Alex: Now this makes three very distinct performances that you’ve gotten from Miles Teller in films that you’ve directed him. Is he somebody that you could foresee in future projects?

JK: I mean, is there anything that he can’t do at this point? I don’t think so. Miles is a huge talent of his generation. There are very few people that are taking the swings that he has done and built the career that he has by his age. I mean, it’s a pretty amazing career. He’s such a huge talent. I had my first opportunity with him on Only the Brave where he carried kind of the emotional weight of that whole film on his shoulders, which was a very difficult role. Then, Top Gun: Maverick. Totally different scale film, with a totally different character, a different movie. And, you know, he was able to deliver everything he needed to, including the comedy, which is so important to the back half of the movie and really makes it feel like a Top Gun film. And being able to share the screen with Tom Cruise, which is a hard thing to do. And he more than did his share. And then for Spiderhead again, something totally different. A much more impressionable character…a guy who’s being manipulated by this extremely charismatic character. And only once he realizes what’s going on is able to kind of turn the tables on him. And that was something very different than what Miles has done before. And again, the reason why I wanted him to do it, because I thought it would be a really good challenge for him. But his range is astonishing and I can’t wait to see where he goes next, but I would love to find something else to do with him. Cause he’s, you know, he’s just a huge talent and he’s, it’s going to be exciting to see where you know, where, what the next couple of years of his life are like.

Alex: You’ve taken two huge films with gigantic, dedicated fan bases in Tron and Top Gun and delivered sequels decades after the originals Those fan bases have embraced your films. And then Oblivion, which I’m a huge fan of. This is such a different film than what I was expecting when I saw your name attached to it. You’ve done big screen, you’ve done sci-fi, you’ve done psychological thriller. Now you’ve done streaming. What are we going to see next?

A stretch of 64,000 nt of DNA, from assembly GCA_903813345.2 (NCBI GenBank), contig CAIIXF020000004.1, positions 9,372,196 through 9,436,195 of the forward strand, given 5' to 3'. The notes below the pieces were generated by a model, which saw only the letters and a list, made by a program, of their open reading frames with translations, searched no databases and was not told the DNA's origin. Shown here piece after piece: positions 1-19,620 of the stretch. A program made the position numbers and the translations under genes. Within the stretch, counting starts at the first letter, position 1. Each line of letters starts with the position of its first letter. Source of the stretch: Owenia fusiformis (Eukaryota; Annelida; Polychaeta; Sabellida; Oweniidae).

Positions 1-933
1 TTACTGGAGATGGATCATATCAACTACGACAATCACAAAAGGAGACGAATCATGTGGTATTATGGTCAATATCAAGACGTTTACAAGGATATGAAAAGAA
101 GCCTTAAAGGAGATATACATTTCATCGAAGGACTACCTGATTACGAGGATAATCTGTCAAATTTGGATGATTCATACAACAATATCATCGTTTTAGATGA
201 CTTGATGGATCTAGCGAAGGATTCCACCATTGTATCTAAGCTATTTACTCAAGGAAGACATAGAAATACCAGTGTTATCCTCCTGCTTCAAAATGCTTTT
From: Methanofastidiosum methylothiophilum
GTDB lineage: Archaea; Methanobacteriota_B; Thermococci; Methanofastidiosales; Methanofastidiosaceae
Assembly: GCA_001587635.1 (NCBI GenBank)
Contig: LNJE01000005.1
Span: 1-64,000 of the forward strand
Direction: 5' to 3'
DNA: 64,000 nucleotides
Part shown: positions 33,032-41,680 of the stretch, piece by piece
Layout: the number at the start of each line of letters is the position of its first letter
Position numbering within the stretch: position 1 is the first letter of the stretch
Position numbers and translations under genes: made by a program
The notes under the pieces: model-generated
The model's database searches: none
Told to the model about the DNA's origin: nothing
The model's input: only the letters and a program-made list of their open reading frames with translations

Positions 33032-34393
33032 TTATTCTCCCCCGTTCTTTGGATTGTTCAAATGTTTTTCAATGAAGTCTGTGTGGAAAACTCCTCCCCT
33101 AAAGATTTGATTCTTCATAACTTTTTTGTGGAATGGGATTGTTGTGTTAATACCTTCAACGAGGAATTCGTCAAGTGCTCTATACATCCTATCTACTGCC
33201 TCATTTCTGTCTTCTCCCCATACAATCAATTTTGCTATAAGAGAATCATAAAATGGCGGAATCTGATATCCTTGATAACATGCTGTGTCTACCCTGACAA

JK: Well, nothing is certain, in the film business, but I think the plan is for me to tackle a story in the world of Formula One which is a fascinating sport. People are over the last couple of years have really learned a lot more about it with Drive To Survive which has kind of done a good job of getting people behind the scenes of how the sport works. So, I think that’s what I’m going to be doing next with Brad Pitt. That’s what I’m aiming at right now.

Alex: I can’t wait for people to check Spiderhead out when it hits Netflix and congratulations on having two awesome movies in a row.

JK: Awesome. Thanks, Alex. I really appreciate it.

With so much going on in the world, not only is Joseph Kosinski dominating multiplexes but also your streaming services. Spiderhead is definitely a different movie from what he has done before, but you can check it out for yourself and find a solid thriller unlike anything else out there. Plus, you get great performances from Miles Teller, Chris Hemsworth, and Jurnee Smollett.

Spiderhead premieres on June 17th on Netflix.

Source: JoBlo.com

About the Author

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Alex Maidy has been a JoBlo.com editor, columnist, and critic since 2012. A Rotten Tomatoes-approved critic and a member of Chicago Indie Critics, Alex has been JoBlo.com's primary TV critic and ran columns including Top Ten and The UnPopular Opinion. When not riling up fans with his hot takes, Alex is an avid reader and aspiring novelist.